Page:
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  1. Morrow was one of the ones I was thinking too. Val Mayerik is another. Elias, many of the EC artists, including Wally Wood. In some cases it's not to say that the inflation of OA in the last 10 years hasn't raised the price of all art in general, but certainly some have moved by a much smaller percentage. I'd say in general it can be attributed to the the generation effect of GA and Pre-code and strip art being the staple of older boomers and not late boomers, Gen X, or millennials. Sure, the creme of the crop of the classics like Raymond, Frazetta, Williamson will always be respected, but other guys like Russ Manning? Not so much. The nostalgia is waning for Tarzan, Westerns, War, Funny Animals, - it's all super heroes now.
  2. I thought this might have been part of a card group shot, or the back of a card image as part of the character bio. I know I've seen this before, but I also know I've seen this question about where this specific piece was used before in the last 10 years. Maybe even here on CGC. Were there any Marvel Handbooks from this era? This really screams card art to me though, Lim did a lot of it.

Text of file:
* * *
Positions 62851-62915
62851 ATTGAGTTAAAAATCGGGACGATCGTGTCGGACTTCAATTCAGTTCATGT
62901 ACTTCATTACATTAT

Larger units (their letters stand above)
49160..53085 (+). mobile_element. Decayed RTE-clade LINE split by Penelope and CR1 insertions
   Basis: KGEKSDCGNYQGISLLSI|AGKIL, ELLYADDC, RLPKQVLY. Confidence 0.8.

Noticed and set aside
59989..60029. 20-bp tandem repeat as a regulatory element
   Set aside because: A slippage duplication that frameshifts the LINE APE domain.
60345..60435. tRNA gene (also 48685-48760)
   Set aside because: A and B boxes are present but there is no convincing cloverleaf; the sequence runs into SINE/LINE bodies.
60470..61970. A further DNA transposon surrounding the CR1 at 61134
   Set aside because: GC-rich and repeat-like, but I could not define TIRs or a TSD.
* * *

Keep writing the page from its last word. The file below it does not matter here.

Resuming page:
3. this sounds to me like Diamond is shifting more towards being a wholesaler then, and offloading some of the distribution to the likes of DCBS. Maybe that works out for both in the end. Diamond could do less business, with less customers, and still be a viable business. The aggregate volume of the indy/small press business makes sense for Diamond to maintain without the hassle of soliciting to every comic shop to sell 2 copies of RabidRabbit #6 and Tales of Tofu Summer Special.